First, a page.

The Ruined Cottage narrates a meeting between a Poet and a Pedlar beside the dilapidated cottage of a woman named Margaret. As they look at the ruin, the Pedlar explains Margaret’s history. Following failed harvests, illness, and loss of work Margaret’s husband, Robert, was forced to enlist. She was left alone with two children and became increasingly despondent as she failed to discover news of Robert’s whereabouts or welfare. Under the weight of poverty, desolation, and loneliness, during a time of deprivation and war, Margaret neglected to take care of herself, her children, the cottage, and the garden. At length she was deprived of both children and of all hope that Robert would return; after five years of suffering, Margaret died.
At the start of the poem, the Pedlar and the Poet survey the deserted cottage and garden:
It was a plot
Of garden-ground, now wild, its matted weeds
Marked with the steps of those whom as they pass’d,
The goose-berry trees that shot in long lank slips,
Or currants hanging from their leafless stems
In scanty strings, had tempted to o’erleap
The broken wall. Within that cheerless spot,
Where two tall hedgerows of thick willow boughs
Joined in a damp cold nook, I found a well
Half-choked [with willow flowers and weeds.]
I slaked my thirst and to the shady bench
Returned, and while I stood unbonneted
To catch the motion of the cooler air
The old Man said, “I see around me here
Things which you cannot see: we die, my Friend,
Nor we alone, but that which each man loved
And prized in his peculiar nook of earth
Dies with him or is changed, and very soon
Even of the good is no memorial left. (ll. 54–72)
At Crowcombe, Bernard’s ruin was installed and positioned for picturesque effect; through later neglect, nature began to counteract the ‘fancy’ of the gardener, and this pleased Dorothy. In The Ruined Cottage, however, any assessment of nature’s reclamation of Margaret’s garden is more complicated. From the Poet’s perspective, this is a scene of deprivation: the garden wall has fallen down, the well is ‘half-choked’ by weeds, the gooseberry bushes are ‘lank’, strings of currants are ‘scanty’; it’s a ‘cheerless spot’ and there are implications of sinfulness and corruption in images of temptation, trespass, and forbidden fruit. The Poet (keen to find compelling material to write about) is inclined to indulge in the melancholy atmosphere. Yet the Pedlar sees things differently.
One reason why the Poet doesn’t see what the Pedlar sees is that, at this point, he hasn’t heard Margaret’s story. As the poem progresses, the Pedlar peels back layers of time and memory, revealing how the stages of Margaret’s emotional deterioration contributed to the development of the ruin. By the end of the poem, the tumbledown cottage and overgrown garden bespeak Margaret’s decline, and thus the Poet’s perception is changed: he doesn’t now appreciate the ruins for their picturesque form and texture (as Uvedale Price might have done) but rather for their human context. As Dorothy noted at Crowcombe, ruins are not moving in themselves; but the ruined cottage has a profound emotional effect on the Poet when history, imagination, and empathy are added to his visual experience.
The poem concludes, however, with the Pedlar asking the Poet not to indulge in the sadness of the scene but to walk away in calm happiness:
“My Friend, enough to sorrow have you given,
The purposes of wisdom ask no more;
Be wise and cheerful, and no longer read
The forms of things with an unworthy eye.
She sleeps in the calm earth, and peace is here.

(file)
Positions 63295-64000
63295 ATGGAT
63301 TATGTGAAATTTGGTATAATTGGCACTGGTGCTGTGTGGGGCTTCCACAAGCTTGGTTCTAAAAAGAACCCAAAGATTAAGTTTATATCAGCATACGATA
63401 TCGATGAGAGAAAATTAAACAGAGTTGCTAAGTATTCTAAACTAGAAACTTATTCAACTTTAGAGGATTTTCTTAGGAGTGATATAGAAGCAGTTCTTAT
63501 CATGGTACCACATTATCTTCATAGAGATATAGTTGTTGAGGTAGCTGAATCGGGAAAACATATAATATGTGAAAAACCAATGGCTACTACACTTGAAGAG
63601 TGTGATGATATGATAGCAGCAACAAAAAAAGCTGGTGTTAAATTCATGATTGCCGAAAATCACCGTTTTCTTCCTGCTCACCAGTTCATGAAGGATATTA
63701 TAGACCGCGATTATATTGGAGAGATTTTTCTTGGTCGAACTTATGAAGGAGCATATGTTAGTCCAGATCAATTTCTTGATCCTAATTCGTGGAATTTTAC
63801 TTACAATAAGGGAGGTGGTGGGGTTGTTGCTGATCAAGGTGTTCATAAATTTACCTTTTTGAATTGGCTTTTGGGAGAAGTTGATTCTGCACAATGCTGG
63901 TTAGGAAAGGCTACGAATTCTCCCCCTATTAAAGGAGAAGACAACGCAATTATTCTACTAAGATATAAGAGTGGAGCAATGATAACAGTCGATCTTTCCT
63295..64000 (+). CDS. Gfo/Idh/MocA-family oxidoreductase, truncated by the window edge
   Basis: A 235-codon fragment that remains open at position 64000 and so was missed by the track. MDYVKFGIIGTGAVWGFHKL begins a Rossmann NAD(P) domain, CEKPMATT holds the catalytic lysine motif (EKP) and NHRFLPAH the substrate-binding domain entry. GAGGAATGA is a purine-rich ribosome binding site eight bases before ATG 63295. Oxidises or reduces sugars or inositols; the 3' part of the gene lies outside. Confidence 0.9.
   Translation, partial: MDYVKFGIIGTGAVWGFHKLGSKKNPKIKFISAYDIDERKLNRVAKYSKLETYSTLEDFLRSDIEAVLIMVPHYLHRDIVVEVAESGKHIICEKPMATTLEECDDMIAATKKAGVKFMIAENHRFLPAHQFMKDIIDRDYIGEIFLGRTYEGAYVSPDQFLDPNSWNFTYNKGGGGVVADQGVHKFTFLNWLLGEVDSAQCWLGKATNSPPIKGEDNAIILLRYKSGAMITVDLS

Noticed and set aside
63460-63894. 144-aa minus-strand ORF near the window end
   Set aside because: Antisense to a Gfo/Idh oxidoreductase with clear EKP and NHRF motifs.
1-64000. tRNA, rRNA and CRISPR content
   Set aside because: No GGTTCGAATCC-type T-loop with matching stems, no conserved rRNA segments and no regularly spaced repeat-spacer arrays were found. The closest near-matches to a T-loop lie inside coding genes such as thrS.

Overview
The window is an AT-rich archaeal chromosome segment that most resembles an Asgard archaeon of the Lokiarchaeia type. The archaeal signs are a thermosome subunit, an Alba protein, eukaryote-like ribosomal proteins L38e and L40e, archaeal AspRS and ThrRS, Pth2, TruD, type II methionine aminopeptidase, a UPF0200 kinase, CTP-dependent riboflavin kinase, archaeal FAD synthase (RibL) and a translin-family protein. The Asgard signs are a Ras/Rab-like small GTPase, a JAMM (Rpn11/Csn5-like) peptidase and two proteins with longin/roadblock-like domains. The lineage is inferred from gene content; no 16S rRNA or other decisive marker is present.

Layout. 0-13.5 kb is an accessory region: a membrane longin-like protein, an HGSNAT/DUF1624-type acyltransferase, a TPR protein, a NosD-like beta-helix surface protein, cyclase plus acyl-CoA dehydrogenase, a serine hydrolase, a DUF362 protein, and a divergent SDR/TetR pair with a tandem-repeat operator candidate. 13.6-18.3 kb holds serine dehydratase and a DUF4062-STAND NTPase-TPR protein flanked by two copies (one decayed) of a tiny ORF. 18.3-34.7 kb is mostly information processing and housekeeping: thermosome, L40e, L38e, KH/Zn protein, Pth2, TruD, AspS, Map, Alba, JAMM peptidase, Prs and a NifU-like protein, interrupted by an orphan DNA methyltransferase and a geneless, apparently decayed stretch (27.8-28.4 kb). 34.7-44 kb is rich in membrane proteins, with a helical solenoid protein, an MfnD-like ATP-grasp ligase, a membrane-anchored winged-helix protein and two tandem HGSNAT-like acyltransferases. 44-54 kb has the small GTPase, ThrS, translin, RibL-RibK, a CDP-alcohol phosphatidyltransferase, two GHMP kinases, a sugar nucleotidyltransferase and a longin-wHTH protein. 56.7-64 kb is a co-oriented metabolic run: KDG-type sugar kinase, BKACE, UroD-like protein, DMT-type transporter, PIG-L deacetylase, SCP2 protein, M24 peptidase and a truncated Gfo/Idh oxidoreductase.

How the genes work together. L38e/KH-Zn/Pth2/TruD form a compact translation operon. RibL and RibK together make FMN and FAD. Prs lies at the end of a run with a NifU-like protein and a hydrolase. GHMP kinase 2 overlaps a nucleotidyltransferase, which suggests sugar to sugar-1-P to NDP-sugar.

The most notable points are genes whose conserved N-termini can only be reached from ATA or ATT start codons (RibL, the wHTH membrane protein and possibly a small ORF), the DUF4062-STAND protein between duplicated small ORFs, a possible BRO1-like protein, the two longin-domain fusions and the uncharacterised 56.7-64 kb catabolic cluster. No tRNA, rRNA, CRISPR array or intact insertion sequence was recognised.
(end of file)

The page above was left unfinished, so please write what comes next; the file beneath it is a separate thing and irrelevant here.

I well remember that those very plumes,
Those weeds, and the high spear-grass on that wall,
By mist and silent rain-drops silver’d o’er,
As once I passed did to my heart convey
So still an image of tranquillity,
So calm and still, and looked so beautiful
Amid the uneasy thoughts which filled my mind,
That what we feel of sorrow and despair
From ruin and from change, and all the grief
The passing shews of being leave behind,
Appeared an idle dream that could not live
Where meditation was. I turned away
And walked along my road in happiness”. (ll. 513–24)
Wordsworth’s thinking about picturesque aesthetics helps explain these moving, yet difficult, lines. One of the purposes of the poem is to teach the Poet to be serene in the face of suffering and change: the extra unstressed syllable at the end of the first line denotes the cusp of what is ‘enough’. Ruins make visible processes of decay but they also reveal nature’s regenerative powers. As Margaret finds ultimate harmony with—and within—the earth (‘She sleeps in the calm earth, and peace is here’), the pace of the verse slows. The Pedlar recognizes that the tranquillity of nature endures, whereas grief is alleviated by time. The survival of the spear-grass and the sustained life and beauty of the garden, channelled through memory and expressed within an elongated sentence that entwines visual with interior experience, provide lasting consolation. The Pedlar’s speech affirms that poetry, and the empathy it produces, helps readers to apprehend the significance beneath the surface; reading ‘the forms of things’ more worthily involves attending to art and nature with an eye that is not ‘master of the heart’. Visual apprehension is transformed when it is supplemented with an underlying sense of what a place has meant to—and what it says about—the people connected with it. Picturesque gardening that clears away knotted or uneven features produced by the slow passage of time (in favour of smooth man-made lines) lacks these submerged human resonances.
Looking through a Claude Glass is, in this way, a less worthy (that is to say, less poetic) mode of viewing. But, for Wordsworth, shaping nature into art has its benefits, too. While the Wordsworths’ Claude Glass may have helped them to reimagine the landscape in a moment (perhaps between bites of cold gooseberry pie), practical gardening works with nature to produce visual and emotional effects over time. ‘Laying out grounds’, William once explained, ‘is some sort like Poetry and Painting, and its object … [is] to assist Nature in moving the affections’. But, he continued, ‘If this be so when we merely put together words or colours, how much more ought the feeling to prevail when we are in the midst of the realities of things’. Gardening that balances the ‘spirit of nature’ with the ‘hand of art’ is itself a kind of poetry; or, we might say, an art of place.